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Staying Hydrated Training in the Winter

January 31, 2019

Staying Hydrated Training in the Winter

Staying Hydrated Training in Winter

Posted at 8:36 • 31 Jan• Trisha Stavinoha, MS, RD, CSSD, CSCS, TSAC-F


You get just as dehydrated in the cold as you do training in the heat. Today we dive into the what to look out for and how to stay hydrated!

Dehydration in the cold does not get quite the attention as in the heat, but for endurance athletes, it is a legitimate concern. We can lose as much fluid training in the cold as we do in the heat, but in different ways.

In the heat, you sweat. In the cold and at altitude, your increased respiration (breathing) and diuresis (urinating) are how your body regulates temperature.  

Cold is defined as temperatures below 30F. Since cold weather training often accompanies altitude training, this will be addressed as well.

 

Altitude is defined as 5,280 feet or 1,600 meters above sea level.


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Fluid loss through breathing: +600-2,000 ml per day

You already lose fluid through respiration when exercising.

Cold, dry air and altitude increases your respiratory losses. When breathing in dry air (hot or cold), you must moisten the air to protect the lining of the respiratory track. This requires an additional 1-2 liters of water a day to humidify inhaled air. When you see steam leave your mouth when you exhale, that is water. Body size and duration of activity in the cold impact the amount needed.

In the heat, you sweat. In the cold and at altitude, your increased respiration (breathing) and diuresis (urinating) are how your body regulates temperature.

Fluid loss through urination: 500 ml per day

The body also responds to cold by tightening the blood vessels to conserve heat, which results in increased urination or “Cold Induced Diuresis” or CID.  

A similar adaptation occurs at altitude. Estimate an additional 500 ml per day from CID.

Fluid loss though sweating: ½ - 1 liter per hour

Athletes still sweat when training in the cold, particularly if wearing a lot of layers.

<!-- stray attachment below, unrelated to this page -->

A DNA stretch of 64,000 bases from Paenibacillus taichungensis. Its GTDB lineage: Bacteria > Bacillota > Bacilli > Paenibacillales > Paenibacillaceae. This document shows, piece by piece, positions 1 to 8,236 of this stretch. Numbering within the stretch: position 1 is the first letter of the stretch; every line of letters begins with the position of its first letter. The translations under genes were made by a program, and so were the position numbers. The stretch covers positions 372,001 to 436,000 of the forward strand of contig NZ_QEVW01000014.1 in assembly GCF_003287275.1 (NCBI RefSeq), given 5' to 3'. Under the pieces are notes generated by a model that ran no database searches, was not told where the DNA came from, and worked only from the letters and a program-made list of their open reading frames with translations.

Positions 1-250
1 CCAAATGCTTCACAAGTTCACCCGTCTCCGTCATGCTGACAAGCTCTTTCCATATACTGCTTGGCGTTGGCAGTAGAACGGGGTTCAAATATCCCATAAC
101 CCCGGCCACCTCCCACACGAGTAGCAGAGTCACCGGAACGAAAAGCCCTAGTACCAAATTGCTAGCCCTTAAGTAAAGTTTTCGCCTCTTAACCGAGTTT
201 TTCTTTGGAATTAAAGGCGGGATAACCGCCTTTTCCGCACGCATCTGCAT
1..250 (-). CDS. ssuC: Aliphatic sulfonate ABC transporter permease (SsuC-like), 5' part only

It might take a little longer to to notice you are sweating. Sweat rate averages for winter soccer versus summer soccer is 1.13 and 1.46 liters per hour respectively.

Winter half marathon training versus summer cross country is 1.49 versus 1.77 liters per hour. While not as high, there is still significant sweat loss in winter training. This can be quite dangerous when we stop moving and are now wet. To make things worse, the cold alters thirst sensation and we voluntarily drink less in the cold. This is a prime setting for hypothermia, even if it is not that cold out. If the fluid is not replaced, dehydration will decrease blood volume, increasing your risk of hypothermia.

Dehydration and Hypothermia

Hypothermia occurs when the body’s core temperature drops below 95F. Your normal body temperature is 98.6F. When dehydrated, your blood supply is limited to vital organs and core temperature drops.  

Hypothermia leads to extreme fatigue, drowsiness, disorientation, and death. Once hypothermia sets in, drinking fluids is not enough to raise core temperature. Staying hydrated in cold weather is critical to prevent your body temperature from decreasing. Having warm, dry clothes available when you finish exercising is also critical to avoiding hypothermia.

Increased carbohydrate needs

Depending on the duration of activity in the cold, energy needs can increase by 25-50% in the cold and at altitude. Shivering is an involuntary physiological response to a drop in body temperature to stay warm.

Shivering stops at 92F. That is really bad. Shivering also stops when the skin is warmed even though core temperature is still dropping. Also really bad. The best way to warm up cold muscles is with exercise, which requires more calories. A high carbohydrate diet is preferred in the cold. It is your glycogen stores (carbohydrate) that are depleted to maintain core temperature.

When you are doing a long run or ride in colder temperatures you need an extra carbohydrate source, ideally from a higher carbohydrate beverage, to maintain blood sugar levels and prevent performance from dropping. Athletes training to do a race at altitude or if you are training at altitude you should plan to consume more carbohydrates than at sea level. You are also more susceptible to acute mountain sickness when dehydrated or if you have a drop in blood sugar.

In the cold and at altitude, you have increased fluid and carbohydrate requirements to maintain body functions that preserve heat and acclimate to the elevation changes. When training or racing in the cold or altitude, follow a similar hydration plan to when training and racing in the heat. You may not feel like you need as much. Yet your sweat losses will decrease but your urine and respiratory losses will increase.

Water is not enough. When we just drink water, we only replace about 50% of our fluid needs. The sodium and carbohydrate in a sports drink increases voluntary fluid intake and the extra carbohydrate will support your additional needs from cold and altitude. Salt needs may not be as high as during the summer but you will still lose some sodium in your urine and sweat. Use a sports drink with 460-800 mg sodium per liter.

 

References:

Baker LB, Jeukendrup AE. Optimal composition of fluid-replacement beverages. Comprehensive Physiology. 2014, 4.

Marriott BM, Carlson SJ. Nutritional Needs in Cold and in High-Altitude Environments. Applications for Military Personnel in Field Operations. Committee on Military Nutrition Research. Food and Nutrition Board. Institute of Medicine. National Academy Press. Washington DC. 1996.





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